…On the morning of September 11, 2001, Springsteen went out to the Jersey beach, to look north and watch the smoke rise from lower Manhattan. Songs began to come into his head.

He could write a song about this. About John Doe 14 and the scores of abused brethren he has–high school boys, seminarians, young priests.

The song needs some heavy guitar riffs, to cover us while we punch holes in the wall. Then it needs to resolve into tragic sadness, while we think of the terns bobbing in the seawash on the beach at sunset. And we weep over the colossal desecration that our holy Church has suffered, but still not faced.

In February 2019, the Vatican hosted a meeting on sex abuse of minors. A German Cardinal gave a speech at that meeting, touching on ‘transparency.’

The Holy See had just defrocked McCarrick then. As I noted at the time, the utter secrecy of the case rendered the outcome open to grave doubts about its judicial integrity.

Cardinal Marx spoke on that subject. He said:

Proper legal proceedings serve to establish the truth, and form the basis for imposing a punishment which is appropriate for the relevant offence. People in the Church have also to see how this judge comes to the sentence and what is the sentence; nearly all are secret, we cannot see this.  I think that in our situation it is not good. In addition, they establish trust in the organisation and its leadership. Lingering doubts about the proper conduct of court proceedings only harm the reputation and the functioning of an institution. This principle also applies to the Church.

(I myself had earlier urged the same thing, specifically for the McCarrick case.)

If the Holy Father had taken this advice, Mr. Doe and Mr. Bellocchio might not have had to file their lawsuits. The institutions they have sued might have acknowledged the full truth, back in 2019.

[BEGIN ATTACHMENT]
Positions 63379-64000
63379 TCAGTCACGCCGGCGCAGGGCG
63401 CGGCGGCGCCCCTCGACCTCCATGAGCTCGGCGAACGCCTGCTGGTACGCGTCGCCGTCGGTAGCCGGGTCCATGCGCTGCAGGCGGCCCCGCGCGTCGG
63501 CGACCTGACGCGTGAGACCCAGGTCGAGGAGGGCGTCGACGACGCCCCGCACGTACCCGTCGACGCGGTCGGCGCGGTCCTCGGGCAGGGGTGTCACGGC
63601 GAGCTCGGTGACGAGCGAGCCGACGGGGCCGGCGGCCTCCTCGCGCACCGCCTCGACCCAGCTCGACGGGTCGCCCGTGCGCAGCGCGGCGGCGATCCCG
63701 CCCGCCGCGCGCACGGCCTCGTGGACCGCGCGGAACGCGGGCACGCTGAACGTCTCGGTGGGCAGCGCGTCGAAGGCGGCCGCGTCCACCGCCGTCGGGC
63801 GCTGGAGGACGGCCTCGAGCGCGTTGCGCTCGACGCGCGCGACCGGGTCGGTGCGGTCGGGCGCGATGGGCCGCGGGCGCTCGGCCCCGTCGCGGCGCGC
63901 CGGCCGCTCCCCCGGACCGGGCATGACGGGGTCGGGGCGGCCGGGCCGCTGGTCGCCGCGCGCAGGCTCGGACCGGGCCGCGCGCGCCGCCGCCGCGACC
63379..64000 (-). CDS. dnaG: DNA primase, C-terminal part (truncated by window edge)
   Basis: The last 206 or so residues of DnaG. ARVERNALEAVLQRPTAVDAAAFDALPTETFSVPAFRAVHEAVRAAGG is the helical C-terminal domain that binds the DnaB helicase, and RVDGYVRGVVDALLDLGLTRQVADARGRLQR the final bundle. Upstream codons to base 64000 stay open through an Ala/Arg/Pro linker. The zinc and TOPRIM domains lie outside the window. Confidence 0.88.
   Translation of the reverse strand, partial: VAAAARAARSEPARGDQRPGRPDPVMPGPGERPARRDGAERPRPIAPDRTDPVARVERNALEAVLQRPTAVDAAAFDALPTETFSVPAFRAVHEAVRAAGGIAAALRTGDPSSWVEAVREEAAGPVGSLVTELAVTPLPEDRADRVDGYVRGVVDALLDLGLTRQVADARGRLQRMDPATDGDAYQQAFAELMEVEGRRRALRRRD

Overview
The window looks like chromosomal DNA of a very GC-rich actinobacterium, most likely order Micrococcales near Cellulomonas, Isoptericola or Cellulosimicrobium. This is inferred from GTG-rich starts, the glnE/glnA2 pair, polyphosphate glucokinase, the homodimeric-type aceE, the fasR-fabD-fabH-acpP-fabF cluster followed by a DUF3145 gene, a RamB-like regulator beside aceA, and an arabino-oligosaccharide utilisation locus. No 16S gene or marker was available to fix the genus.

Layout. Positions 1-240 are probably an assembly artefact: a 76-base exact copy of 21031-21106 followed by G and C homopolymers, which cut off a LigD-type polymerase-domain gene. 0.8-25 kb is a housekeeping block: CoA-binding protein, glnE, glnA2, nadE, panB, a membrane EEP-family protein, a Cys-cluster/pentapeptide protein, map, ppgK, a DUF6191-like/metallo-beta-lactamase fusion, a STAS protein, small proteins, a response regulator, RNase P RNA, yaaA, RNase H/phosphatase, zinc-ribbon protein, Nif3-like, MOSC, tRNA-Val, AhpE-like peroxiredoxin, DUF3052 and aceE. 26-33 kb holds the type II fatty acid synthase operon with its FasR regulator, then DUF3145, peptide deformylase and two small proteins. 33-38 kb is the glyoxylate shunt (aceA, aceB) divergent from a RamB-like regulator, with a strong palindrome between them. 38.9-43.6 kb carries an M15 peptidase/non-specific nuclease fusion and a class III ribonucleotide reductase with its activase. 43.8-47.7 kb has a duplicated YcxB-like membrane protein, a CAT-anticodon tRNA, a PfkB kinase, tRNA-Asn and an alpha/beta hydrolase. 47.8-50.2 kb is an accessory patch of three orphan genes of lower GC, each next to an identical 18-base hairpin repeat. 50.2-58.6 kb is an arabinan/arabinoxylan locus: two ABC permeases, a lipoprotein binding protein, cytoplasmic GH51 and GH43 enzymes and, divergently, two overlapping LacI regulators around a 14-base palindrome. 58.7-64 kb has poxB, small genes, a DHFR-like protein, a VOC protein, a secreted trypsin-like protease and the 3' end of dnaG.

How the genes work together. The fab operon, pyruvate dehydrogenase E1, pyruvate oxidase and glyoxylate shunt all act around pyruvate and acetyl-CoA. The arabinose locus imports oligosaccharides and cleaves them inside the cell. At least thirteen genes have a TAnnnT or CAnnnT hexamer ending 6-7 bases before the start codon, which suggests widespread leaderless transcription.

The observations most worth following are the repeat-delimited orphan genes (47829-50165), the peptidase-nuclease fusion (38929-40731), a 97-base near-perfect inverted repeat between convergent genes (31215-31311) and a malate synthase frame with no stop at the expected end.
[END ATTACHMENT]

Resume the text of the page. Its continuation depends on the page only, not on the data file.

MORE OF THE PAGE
But the pope did not take Cardinal Marx’s advice. To this day, one wonders why.

Guest Post by Ann White: McCarrick the “Cool Kid”

Think about the cool kids in high school. Think especially about the cool boys. Confident that whatever they did was okay, cool boys attracted girls–and they attracted other boys, who wanted to hang out with cool kids and be cool, too.

Dr. Ann White

Theodore McCarrick was a cool Catholic cleric.

He has many talents: charisma, great intelligence, natural leadership ability. He ran the show without appearing to need anyone’s approval. Like a cool high school kid, he exuded confidence that what he did was a good thing to do.

Theodore McCarrick did good things for the church. At least he thought they were good things, he said they were good things–and all the clergymen around him thought that such a very cool person could only do very good things.

Other Catholic clerics were not as cool. They needed the approval of others. Did they decide to become priests because a priest gets automatic approval and attention in his parish?

From the beginning, McCarrick carried himself differently. He wasn’t needy like they were. At least he didn’t appear to be. He just took control—politicking, organizing, giving speeches, seeking and getting the attention of bishops, cardinals, and popes with his wit and easy manner.

Was McCarrick ever nervous? He never seemed to be. Cool people speak and move and act with great ease.